"Some men think it's a bad action for women to sit in the car and put the hands on the dashboard and the wheel and we should stay at home. But this is not what we think," says Parisah, 36, a former journalist chosen to become a shuttle driver.
"My husband encouraged me to apply for this job and so I can offer women a ride when needed."
Nazilah, 23, added: "I want to break the tradition that women can't drive ... We need to show that we can."
For Mahjabin, another reason that made her want to drive, is her three-year-old daughter: "I am thinking about the future of my daughter and I hope that all women will drive when she will become an adult."
23 AUG 2019
10TH RELIGIONS FOR PEACE WORLD ASSEMBLY HELD IN GERMANY THIS WEEK On Tuesday (August 20), the 10th Religions for Peace World Assembly asked religious groups to act on issues which are geopolitical and ended the gathering with a “statement of commitment” for fostering multireligious cooperation.
Many religious speakers spoke at the assembly‘s opening ceremony in Germany with almost all of them requesting people to see beyond their church-related issues. The president of the Japanese Buddhist movement, Rissho Kosei-kai, said humanity had enjoyed 50 years of progress, and if everyone would like for that to continue, they’d need to work together. The archbishop of Abuja, Cardinal John Onaiyekan agreed, stating “the future depends entirely on how we address our shared welfare.” Shaykh Abdallah Bin Bayyah, the president of the Forum for Promoting Peace in Muslim Societies, explained his point with a parable. “The people on the bottom level needed water to drink and so they started to drill a hole in the side of the ship to get the water from the outside. If those on the top level would share their water then everyone would survive. But if they don’t, the ones on the bottom will drill the hole and soon the entire ship will sink and everyone will perish.” “We must work together or we will all fail,” Bin Bayah said. The next day saw Azza Karam, a United Nations expert on development and religious issues, being elected as the top official of the organization. Azza Karam is a Muslim woman who has succeeding former head, William Vendley. This move brings greater visibility to the organization. The executive director of Religions for Peace USA, Tarunjit Singh Butalia, said a woman heading RFP International as “walking the talk.” She went on to say Karam “will serve as an example to young boys and girls of faith of gender equality.” “I think that women are very important for the dialogue and to raise voice for women around the world and different countries,” Rebecca Boakye of Adventist Development and Relief Agency in Germany.
US prosecutors have charged 80 people over an international Internet romance scam that defrauded victims, many of them elderly women, of at least $6m.
The scam was run by two Nigerian men in the Los Angeles area who had help from associates in Nigeria and other countries, federal officials say. They operated fake online romances that solicited money from “vulnerable” women.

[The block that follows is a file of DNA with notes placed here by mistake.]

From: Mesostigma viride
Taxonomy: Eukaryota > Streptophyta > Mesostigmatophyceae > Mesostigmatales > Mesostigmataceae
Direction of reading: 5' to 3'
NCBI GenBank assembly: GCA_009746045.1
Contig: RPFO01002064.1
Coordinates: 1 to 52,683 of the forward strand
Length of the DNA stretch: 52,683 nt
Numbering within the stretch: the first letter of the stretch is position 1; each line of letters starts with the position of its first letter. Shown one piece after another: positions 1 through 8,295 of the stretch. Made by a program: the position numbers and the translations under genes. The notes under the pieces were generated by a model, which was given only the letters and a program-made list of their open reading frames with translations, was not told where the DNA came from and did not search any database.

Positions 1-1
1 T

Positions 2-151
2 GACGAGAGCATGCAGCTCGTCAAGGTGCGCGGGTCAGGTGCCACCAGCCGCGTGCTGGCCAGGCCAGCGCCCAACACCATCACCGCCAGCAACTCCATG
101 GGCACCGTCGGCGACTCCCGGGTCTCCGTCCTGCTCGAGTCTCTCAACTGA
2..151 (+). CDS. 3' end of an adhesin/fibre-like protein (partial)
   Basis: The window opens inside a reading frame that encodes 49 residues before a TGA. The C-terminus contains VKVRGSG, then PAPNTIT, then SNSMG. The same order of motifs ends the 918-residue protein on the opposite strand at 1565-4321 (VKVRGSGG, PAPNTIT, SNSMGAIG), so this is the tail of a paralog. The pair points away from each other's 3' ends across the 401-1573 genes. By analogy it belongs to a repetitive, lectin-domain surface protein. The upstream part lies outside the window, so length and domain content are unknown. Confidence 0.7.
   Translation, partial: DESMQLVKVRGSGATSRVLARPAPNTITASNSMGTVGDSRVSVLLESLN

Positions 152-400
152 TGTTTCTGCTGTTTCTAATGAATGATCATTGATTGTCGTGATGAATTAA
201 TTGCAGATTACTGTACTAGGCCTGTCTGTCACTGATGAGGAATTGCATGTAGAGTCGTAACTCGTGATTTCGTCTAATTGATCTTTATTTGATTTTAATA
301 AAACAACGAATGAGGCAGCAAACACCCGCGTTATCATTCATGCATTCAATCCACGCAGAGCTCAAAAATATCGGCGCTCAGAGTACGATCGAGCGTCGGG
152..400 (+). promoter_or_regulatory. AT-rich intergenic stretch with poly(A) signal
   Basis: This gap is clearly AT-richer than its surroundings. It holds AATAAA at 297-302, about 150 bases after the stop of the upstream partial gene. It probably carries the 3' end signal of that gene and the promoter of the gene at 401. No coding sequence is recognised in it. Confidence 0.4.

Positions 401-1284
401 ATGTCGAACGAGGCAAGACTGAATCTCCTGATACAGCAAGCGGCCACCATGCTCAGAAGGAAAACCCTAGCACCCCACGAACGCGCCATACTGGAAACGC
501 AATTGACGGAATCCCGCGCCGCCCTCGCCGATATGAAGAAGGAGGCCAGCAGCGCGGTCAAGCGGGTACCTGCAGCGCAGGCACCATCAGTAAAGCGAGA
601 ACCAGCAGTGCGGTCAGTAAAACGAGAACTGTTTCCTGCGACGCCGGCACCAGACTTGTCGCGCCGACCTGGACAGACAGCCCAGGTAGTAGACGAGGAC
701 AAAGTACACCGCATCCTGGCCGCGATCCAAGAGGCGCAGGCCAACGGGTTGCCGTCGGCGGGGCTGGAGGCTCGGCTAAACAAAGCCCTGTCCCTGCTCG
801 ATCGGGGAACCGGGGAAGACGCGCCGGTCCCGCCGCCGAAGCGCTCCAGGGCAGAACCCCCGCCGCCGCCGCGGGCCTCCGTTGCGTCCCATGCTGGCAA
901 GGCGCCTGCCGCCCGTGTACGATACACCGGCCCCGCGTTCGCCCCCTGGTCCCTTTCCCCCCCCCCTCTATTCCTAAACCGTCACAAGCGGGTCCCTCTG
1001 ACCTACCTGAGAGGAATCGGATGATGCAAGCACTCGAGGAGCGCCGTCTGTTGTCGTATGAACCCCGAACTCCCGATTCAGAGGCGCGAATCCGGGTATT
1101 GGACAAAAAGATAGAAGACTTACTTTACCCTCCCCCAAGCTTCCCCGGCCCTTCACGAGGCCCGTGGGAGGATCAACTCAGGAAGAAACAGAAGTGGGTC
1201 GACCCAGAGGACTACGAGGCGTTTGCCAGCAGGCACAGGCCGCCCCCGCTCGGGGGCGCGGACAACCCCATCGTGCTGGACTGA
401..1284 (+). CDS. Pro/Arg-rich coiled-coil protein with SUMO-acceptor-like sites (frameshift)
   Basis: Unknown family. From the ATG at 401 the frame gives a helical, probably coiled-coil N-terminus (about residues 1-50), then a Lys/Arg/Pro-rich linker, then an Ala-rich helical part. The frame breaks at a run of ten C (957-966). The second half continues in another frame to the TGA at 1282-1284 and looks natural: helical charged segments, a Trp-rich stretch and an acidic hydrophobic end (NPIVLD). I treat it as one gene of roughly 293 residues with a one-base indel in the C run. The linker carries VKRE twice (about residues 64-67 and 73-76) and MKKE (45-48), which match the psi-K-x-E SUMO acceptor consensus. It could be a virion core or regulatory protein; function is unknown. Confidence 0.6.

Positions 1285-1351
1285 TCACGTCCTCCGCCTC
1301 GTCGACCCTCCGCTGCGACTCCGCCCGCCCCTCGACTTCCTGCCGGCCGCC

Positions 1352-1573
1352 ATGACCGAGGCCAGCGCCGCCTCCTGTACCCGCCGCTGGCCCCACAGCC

In one 2016 operation, a Japanese woman sent a total of $200,000 borrowed from friends and relatives to a “US army captain stationed in Syria” she met on an international site for digital pen pals. The fake military man, "Terry Garcia”, told the woman, referred to in court documents as “FK”, that he was stationed in Syria and had a plan to smuggle diamonds out of the country.
To avoid confrontation, he told her he could not use the phone while stationed in the country.
She was virtually introduced to his “associates”, including one who said he was a “Red Cross diplomat”, in the couple’s pursuit of the fake diamond smuggling. Additional requests for shipping costs and other details in the fake heist kept coming.
"FK estimates that she made 35 to 40 payments over the 10 months that she had a relationship with Garcia,” a federal criminal complaint says. “During that time, the fraudster(s) emailed her as many as 10 to 15 times each day, and Garcia was asking her to make the payments, so she kept paying to accounts in Turkey, the UK and the US.”
Seventeen people have been arrested so far. Investigators say two key suspects living in Southern California oversaw the full operation, which attempted an additional $40m in theft. They were among the 17 arrested, but dozens of co-conspirators are still on the run.
All defendants face charges of conspiracy to commit fraud, conspiracy to launder money, and aggravated identity theft. Some will also face fraud and money laundering charges.
"We believe this is one of the largest cases of its kind in US history," US Attorney Nick Hanna said of the operation.
He told CNN that the online pleas for money weren’t limited to romance, and included schemes targeting businesses, including impersonating employees.
"In some cases, the victims thought they were communicating with US servicemen stationed overseas, when in fact, they were emailing with conmen," Mr Hanna said. "Some of the victims in this case lost hundreds of thousands of dollars in this way."